I understood the sarcasm :slight_smile: why I said “Yep that’s a big no”…sorry if my post was misread…My kids all tell me I only tell dad jokes, the jokes that only dads tell because they are so bad.

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It seems obvious now. Brain still on holidays after two weeks out of mobile/data/internet/telephone/computer range … Normal programming will return shortly :slight_smile:

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This from The Conversation of 17 October:

We’re not all doomed

Although this is a serious breach, it is not a simple one technically and requires the attacker to have proximity to the Wi-Fi network. The attacker also has to rely on the attacked device going to unprotected, non-HTTPS sites and to not be using a VPN.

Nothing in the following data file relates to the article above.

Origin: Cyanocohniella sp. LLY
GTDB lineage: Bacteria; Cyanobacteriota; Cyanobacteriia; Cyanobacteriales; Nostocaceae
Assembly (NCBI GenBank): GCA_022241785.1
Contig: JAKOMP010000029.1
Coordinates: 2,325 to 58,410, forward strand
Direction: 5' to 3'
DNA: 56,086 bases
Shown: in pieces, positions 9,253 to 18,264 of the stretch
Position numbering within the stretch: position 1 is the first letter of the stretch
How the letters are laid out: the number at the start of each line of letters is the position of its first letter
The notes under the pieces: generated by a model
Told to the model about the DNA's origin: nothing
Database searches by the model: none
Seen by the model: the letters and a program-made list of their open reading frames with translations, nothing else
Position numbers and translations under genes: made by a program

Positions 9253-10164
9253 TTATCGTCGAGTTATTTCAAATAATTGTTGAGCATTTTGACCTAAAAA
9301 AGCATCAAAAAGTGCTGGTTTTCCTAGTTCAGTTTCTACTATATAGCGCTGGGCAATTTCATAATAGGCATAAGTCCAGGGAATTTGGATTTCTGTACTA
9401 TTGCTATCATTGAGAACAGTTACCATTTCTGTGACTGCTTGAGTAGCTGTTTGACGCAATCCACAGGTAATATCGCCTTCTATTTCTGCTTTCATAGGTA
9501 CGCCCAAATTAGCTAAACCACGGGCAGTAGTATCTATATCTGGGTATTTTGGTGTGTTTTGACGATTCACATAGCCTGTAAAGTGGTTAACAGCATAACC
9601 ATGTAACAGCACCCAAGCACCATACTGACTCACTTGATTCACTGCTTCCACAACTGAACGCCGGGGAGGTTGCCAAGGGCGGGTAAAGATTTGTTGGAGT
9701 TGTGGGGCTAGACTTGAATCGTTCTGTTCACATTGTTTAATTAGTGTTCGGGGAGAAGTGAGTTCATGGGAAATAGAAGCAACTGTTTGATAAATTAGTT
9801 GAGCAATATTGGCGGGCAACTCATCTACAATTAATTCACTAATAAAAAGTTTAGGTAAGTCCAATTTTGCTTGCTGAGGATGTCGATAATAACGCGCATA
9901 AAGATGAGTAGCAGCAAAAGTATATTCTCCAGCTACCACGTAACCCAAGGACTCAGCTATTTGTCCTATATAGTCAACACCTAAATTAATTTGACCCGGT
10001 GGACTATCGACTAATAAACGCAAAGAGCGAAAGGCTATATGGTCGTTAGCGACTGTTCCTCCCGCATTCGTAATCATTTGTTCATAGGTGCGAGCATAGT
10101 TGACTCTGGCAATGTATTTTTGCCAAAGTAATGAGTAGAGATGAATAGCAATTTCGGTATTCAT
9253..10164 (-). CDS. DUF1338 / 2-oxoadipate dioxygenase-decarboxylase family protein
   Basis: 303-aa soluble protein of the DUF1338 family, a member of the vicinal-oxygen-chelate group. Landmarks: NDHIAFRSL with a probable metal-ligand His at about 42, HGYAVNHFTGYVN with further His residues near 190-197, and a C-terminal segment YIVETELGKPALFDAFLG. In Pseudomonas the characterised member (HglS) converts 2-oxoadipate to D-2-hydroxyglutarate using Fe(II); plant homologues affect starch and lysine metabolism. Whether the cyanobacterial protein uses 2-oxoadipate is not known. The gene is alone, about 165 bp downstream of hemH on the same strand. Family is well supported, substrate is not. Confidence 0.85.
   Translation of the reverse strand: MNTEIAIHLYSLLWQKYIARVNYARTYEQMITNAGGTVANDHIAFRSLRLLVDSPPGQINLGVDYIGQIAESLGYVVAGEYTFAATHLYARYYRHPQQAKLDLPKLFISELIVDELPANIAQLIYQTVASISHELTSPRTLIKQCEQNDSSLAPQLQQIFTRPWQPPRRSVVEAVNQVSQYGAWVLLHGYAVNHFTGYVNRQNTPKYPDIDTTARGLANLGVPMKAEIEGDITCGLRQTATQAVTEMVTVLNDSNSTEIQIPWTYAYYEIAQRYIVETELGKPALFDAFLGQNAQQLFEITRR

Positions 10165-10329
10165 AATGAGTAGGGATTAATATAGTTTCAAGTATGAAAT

As industry commentators have pointed out, this is not quite as serious as media headlines might suggest. But consider it a timely reminder to install software updates on all your devices.

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Doesn’t get stopped by you using https or VPN. The hack just requires being in range of your wifi. It sends packets to enable them access to your wifi traffic. In some an all zero wpa/wpa2 authorisation key is used to gain access to your device. Https and VPN may protect your traffic but the authors of the paper have advised this is not necessarily secure. The advice at the moment when using your smartphone or other portable device is to use the 3/4G network rather than using Wifi until your devices are patched.